Meanwhile I simultaneously finished the extraordinary novel 'Indian Horse' from Canadian author Richard Wagamese. The riveting narrative follows the life of Saul Indian Horse from native childhood through time spent in a church run 'corrective' schooling system and beyond. Despite serious abuse Saul finds redemption in ice hockey and commences to navigate a new journey whilst still subject to taunts and discrimination because of his heritage. Again this book provides a revealing insight, reading like an autobiography, or memoir, which prompts one to research more background to the text.

Online interviews with the author point out that some Canadians see this book as primarily about hockey and even suggest that it should have a title that reflects that. Wagamese is adamant that it is actually centred on the need to face up to the past rather than simply revelling in the fulfilling aspects of the national sport.

Reader beware, though, as some dark truths emerge in the final twists and turns, it is gut wrenchingly disturbing. So, be prepared to shed a tear but don't expect to be able to put it down once you start...

P

Tuesday, 5 February 2013

Driving in My Car...


Info-graphic from research carried out by the Tesco Insurance Comparison website, click image to zoom in...
Tesco Compare users respond: UK’s most popular Driving Music

February 5th, 2013

What do Brits listen to most while driving? The results of a recent competition held by Tesco Compare showed that, from postcode to postcode, Queen are the champions – and by some distance, too.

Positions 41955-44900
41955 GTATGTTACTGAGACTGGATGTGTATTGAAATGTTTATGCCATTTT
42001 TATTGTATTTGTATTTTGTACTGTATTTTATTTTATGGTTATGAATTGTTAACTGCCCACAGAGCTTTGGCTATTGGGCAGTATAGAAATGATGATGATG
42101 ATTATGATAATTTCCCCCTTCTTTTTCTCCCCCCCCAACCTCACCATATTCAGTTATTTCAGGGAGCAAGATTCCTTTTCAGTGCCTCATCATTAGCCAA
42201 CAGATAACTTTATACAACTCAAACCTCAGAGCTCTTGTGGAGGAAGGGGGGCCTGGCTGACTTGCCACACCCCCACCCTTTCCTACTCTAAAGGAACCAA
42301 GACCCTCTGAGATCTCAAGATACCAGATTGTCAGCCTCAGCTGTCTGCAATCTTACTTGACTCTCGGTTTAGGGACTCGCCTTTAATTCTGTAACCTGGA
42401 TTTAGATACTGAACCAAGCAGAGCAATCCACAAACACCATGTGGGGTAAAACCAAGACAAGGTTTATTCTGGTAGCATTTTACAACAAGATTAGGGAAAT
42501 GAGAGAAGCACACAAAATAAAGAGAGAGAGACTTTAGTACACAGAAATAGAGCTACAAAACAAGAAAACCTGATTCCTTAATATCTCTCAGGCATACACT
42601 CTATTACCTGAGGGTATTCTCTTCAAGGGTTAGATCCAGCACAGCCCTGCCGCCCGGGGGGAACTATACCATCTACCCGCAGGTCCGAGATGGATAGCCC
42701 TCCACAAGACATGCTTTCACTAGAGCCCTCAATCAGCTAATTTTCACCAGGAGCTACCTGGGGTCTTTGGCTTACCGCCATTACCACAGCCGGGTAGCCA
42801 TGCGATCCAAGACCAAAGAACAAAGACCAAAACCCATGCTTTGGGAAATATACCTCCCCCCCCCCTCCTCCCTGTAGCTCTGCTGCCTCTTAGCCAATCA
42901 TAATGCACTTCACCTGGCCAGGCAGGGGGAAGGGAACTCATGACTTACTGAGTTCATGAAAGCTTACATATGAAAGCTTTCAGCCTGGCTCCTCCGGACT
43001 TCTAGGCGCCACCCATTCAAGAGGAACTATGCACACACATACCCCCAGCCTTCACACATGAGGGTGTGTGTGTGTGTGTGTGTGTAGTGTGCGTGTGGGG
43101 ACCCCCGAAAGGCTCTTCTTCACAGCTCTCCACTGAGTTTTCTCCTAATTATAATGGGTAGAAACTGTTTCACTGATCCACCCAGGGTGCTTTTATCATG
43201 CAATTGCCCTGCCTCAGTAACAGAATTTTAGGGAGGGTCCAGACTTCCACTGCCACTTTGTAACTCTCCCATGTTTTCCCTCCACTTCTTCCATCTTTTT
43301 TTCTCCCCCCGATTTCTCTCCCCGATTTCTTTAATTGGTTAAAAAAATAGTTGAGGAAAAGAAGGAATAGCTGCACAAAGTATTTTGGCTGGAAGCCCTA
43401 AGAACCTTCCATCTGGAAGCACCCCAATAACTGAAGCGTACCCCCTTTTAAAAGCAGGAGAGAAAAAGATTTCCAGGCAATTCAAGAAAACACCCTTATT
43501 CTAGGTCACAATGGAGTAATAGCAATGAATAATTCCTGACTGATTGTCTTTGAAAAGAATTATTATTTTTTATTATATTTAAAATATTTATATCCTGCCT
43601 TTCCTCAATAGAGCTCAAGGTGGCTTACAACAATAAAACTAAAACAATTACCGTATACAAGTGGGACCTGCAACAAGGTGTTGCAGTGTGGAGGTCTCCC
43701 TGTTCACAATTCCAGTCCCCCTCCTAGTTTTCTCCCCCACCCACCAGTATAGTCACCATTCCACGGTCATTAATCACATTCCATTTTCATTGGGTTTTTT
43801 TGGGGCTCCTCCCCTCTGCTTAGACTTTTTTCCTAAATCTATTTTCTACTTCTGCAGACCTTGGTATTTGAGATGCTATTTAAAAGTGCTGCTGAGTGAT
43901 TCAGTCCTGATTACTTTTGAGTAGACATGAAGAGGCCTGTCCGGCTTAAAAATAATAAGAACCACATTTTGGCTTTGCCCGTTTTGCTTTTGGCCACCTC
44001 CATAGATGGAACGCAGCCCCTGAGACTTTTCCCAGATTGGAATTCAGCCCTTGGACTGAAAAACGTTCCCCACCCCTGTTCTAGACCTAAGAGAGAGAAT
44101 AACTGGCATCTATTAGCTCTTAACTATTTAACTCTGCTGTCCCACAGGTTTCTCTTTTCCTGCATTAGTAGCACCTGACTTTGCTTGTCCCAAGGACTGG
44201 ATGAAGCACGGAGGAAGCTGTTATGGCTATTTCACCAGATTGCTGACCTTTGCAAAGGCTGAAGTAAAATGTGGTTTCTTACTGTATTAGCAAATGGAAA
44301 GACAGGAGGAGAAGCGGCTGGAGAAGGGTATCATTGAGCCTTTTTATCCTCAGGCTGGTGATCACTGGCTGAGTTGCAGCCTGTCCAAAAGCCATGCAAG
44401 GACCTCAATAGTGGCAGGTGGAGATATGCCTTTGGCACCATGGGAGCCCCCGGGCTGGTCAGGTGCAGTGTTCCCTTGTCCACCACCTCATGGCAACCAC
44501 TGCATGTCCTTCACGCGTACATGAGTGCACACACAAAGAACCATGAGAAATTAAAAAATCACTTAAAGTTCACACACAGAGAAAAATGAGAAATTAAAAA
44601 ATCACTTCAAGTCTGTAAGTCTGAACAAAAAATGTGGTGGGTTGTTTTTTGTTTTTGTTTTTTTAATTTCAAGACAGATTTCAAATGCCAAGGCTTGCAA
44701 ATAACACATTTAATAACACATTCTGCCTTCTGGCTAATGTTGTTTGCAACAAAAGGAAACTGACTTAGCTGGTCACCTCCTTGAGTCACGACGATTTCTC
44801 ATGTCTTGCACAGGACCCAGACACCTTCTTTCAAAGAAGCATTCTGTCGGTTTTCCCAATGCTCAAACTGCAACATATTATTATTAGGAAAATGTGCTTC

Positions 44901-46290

In September 2012, the comparison website launched a competition that questioned motorists on their choice of in-car music. 30,000 responded to the question, "What is your favourite song to drive to?" The results are published today in the infographic Queen of the Road. Over 75% of the country’s postal districts returned a decisive Mercury as Motor Monarch vote, almost exactly 50% more than Adele, their nearest competitor. Queen’s Greatest Hits, originally released in 1981, was recently confirmed by the Official Chart Company as the UK’s biggest selling album, with sales approaching 6 million.

The London-based rockers did not top the charts in every district, however, and the pockets of resistance make for interesting analysis in themselves. The survey showed that Adele keeps the motorists on track in Bromley, Truro, Wigan, Crewe and Southall, while she shares equal stereo time with other artists in Ilford (with ABBA and Michael Jackson), Worcester (Coldplay and Take That) and Sunderland (George Michael).